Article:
Never miss an update

Boutique 9 Yozebra 9 Womens 22634 Ballet Shoes, Flats Shoes, Size US 6.5 f3c74e4

Item specifics

New with box: A brand-new, unused, and unworn item (including handmade items) in the original packaging (such as ... Read moreabout the condition
Brand: Boutique 9
Heel Height: Flat (0 to 1/2 in.) Style: Ballet Flats
Color: Black US Shoe Size (Women's): 6.5
UPC: 730221163443
Never miss an update

Boutique 9 Yozebra 9 Womens 22634 Ballet Shoes, Flats Shoes, Size US 6.5 f3c74e4 -

    Boutique 9 Yozebra 9 Womens 22634 Ballet Shoes, Flats Shoes, Size US 6.5 f3c74e4
    Boutique 9 Yozebra 9 Womens 22634 Ballet Shoes, Flats Shoes, Size US 6.5 f3c74e4
    SESTO MEUCCI HADOL WOMENS METALLIC BROWN LIZARD EMBOSSED LEATHER CLOGS 8 NEW , Ecote Urban Outfitters Women's Black Leather Slip On Ballet Flats US Size 9 , LaPlume, Raleigh Red Combo, Size 38 (7.5), Flat SandalsCole Haan W04930 Womens Jagger Wing Oxford NIB NEW$170 EILEEN FISHER MAP Fin Snake Leather Designer Comfort Driving Flats 5.5J/SLIDES Womens 'Annabelle' Burgundy Velvet Bow Sneakers Sz 6.5 - 230698Frye Quincy Red Leather Boat Shoes Women's Size 8 MSAS Free Time Size 5 W Brown Women'sVANELI RANON TURQUOISE PRINT LOAFERS 7 1/2 N IN BOXMan's/Woman's COLE HAAN WOVEN WOMEN SHOES 7.5AA Guarantee quality and quantity Online export store Different styles and stylesCacey Black Leather Me Too Flat Mary Janes , WORN ONCE 8 M SAS SIMPLIFY ANTQ BURGUNDY SHOE WOMENS LOAFERECCO Women's Abelone Stretch Loafer Marine 36EU/6 , LaPlume, Raleigh Red Combo, Size 37 (US;7), Flat Sandals$135 ENZO ANGIOLINI CHRISTAZ Black White Leather Designer Pointed Toe Flats 6 , RALPH LAUREN Sz 8.5 B Brown Tassel Tie Flat Loafers/Low Heel Made ItalyAravon Women's Black Leather Shoes Size 8 D Made in BrazilPORTLANDIA WOMEN'S ASTORIA CLOG CHOCOLATE LEATHER EUR SZ 40 US SIZE 8.5-9 MEDIUM , OSCAR DE LA RENTA Gray Embossed Suede Grosgrain Leather Trim Flats 40.5 10.5 , Cole Haan Camel Brown Orange Beaded Suede Split Clog Shoe Womens 9 B.A8 , J/SLIDES Womens 'Annabelle' Pale Blue Velvet Bow Sneakers Sz 8.5 - 230687SESTO MEUCCI HADOL WOMENS METALLIC BROWN LIZARD EMBOSSED LEATHER CLOGS 8.5 NEWLANE BRYANT BLACK Slip-On Shoes SZ 9W WIDE NEW , Clarks Artisan Shoes Brown Leather Slip-on Buckle Mules Clogs Shoes Size 8M , NEW NIB Donald J Pliner JAVEN Bronze Caviar Sparkle Beaded Ballet Skimmer 9 $168NWT Calvin Klein Real Cow Fur Leather Loafers 8NEAR MINT ! 10 M SAS PENNY-J CHESTNUT EXOTIC VAMP LEATHER SHOE WOMENS LOAFERKelsi Dagger Brooklyn Womens Flats Size 6.5M Black Leather Arch Mules New $125VANELi Womens Agneta Closed Toe Mules, Taupe Miniliz, Size 6.5 ,
    Boutique 9 Yozebra 9 Womens 22634 Ballet Shoes, Flats Shoes, Size US 6.5 f3c74e4 ->Boutique 9 Yozebra 9 Womens 22634 Ballet Shoes, Flats Shoes, Size US 6.5 f3c74e4 -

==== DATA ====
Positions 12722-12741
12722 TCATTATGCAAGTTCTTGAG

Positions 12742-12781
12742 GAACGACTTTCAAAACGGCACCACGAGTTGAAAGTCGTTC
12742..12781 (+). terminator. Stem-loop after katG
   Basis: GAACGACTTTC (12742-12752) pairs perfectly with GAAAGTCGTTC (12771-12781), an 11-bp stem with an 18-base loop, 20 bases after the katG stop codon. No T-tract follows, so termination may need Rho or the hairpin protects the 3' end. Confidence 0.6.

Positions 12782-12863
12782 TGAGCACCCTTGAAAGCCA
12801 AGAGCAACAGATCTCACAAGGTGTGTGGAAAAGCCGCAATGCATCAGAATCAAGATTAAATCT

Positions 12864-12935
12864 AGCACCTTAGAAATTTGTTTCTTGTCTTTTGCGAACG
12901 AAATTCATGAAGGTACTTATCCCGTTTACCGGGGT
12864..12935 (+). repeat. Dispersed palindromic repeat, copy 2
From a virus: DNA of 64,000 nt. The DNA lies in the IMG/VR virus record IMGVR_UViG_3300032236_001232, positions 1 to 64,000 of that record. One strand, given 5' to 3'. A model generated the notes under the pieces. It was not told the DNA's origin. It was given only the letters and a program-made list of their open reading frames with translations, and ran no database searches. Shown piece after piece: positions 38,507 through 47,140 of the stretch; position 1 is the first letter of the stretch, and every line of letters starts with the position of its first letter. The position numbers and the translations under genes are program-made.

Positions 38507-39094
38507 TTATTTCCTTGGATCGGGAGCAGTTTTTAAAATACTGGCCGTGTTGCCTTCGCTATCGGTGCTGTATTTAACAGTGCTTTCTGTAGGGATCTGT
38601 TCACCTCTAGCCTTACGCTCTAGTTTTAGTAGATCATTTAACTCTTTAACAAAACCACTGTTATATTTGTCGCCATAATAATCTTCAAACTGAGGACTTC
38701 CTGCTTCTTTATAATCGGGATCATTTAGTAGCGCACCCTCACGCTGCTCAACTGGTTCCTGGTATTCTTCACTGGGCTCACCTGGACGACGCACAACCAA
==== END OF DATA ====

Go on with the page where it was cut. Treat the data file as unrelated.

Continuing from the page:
CLARKS Women's Malia Skylar Riding Boot, Rich Brown Leather, 8.5 M US , NIB Born Women's Aneto Leather Boots in BrownACERBIS 0017719.290.046 Boots X-MOVE 2.0 Grigio/Yellow T.46 , Magnum Stealth Force 8 Inch CT/CP (37741) / Mens Boots (FS1432)Giesswein 520549012-272 Mimi Slippers Size 40 , AUTHENTIC CHRISTIAN LOUBOUTIN BIANCA PATENT HEEL PUMPS BLACK GRADE AB USED-AT , Gentlemen/Ladies Aerosoles Women's Lovely Slip-On Loafer Promotion At a lower price comfortable , NEW Sandler Universe Navy Velvet Ankle Boots Womens Shoes , Trotters Women's Lauren Brown Suede/Patent Leather Slip-on Shoes , Roma Gladiator Womens Open Toe Stilettos High Heels Fashion Sandals Hollow OUt 8 , IMAGINE VINCE CAMUTO - DEVIN2 SOFT GOLD METALLIC HEEL SZ 7, RETAIL $160 , Nine West Women's Lailah Suede Heeled Sandal , Yellow Box Belmac Womens Wedge Sandal M- Select SZ/Color. , NEW Polo Ralph Lauren Hanford or Halford Athletic Sneakers Shoes FINAL CLEARANCE , PUMA Trinomic XT-2 x FRAY-ID x atmos Size 5.5 RARE , Belvedere Navy Suede & Caiman ankle Boot "Modena"Star Boots M9221 Size 9.5 EE Extra Wide Python Back Cut BROWN OILY NAPPA SHAFT , Mens Chocolate Brown Leather Dress Classic Rodeo Cowboy Western BootsTHOROGOOD SPORT OXFORD STATIC DISSAPATIVE CT WORK SHOES 804-4035 - ALL SIZES , NIKE W AIR FORCE 1 AF1 UPSTEP SE 844877 600 6-8.5 , Dr. Martens Jorge II Dark Brown Sandal, - Choose SZ/Color , ASH Vanessa Buckled White Mesh High Top Sneaker Size 36 US 6 , New Vans Slip On Platform Chex Skate Shoe Black White Checkerboard 1.5" Platform , Nike Odyssey React Arctic Pink/Barely Rose Womens RN Running 2018 ALL NEWNEW Matisse Britain Women,s Leather Boots 7M Britain Brown (S111)NWT $695 Salvatore Ferragamo Pixy Fur plum Sneaker/Hi top 35 (US Size 5 M–Medium , Nike Metcon 4 Womens 924593-006 Light Pumice Vast Grey Training Shoes Size 8Women's 8 B M Tony Lama Francita Cross Square Toe TC1002L Western Cowboy Boots , Caterpillar Women's Matilda Leather Chelsea Boot Ankle - Choose SZ/ColorDANSKO WOMEN'S QUILTED LEATHER AND SHEARLING CASSIDY BOOT SIZE 39/ US 8.5-9M ,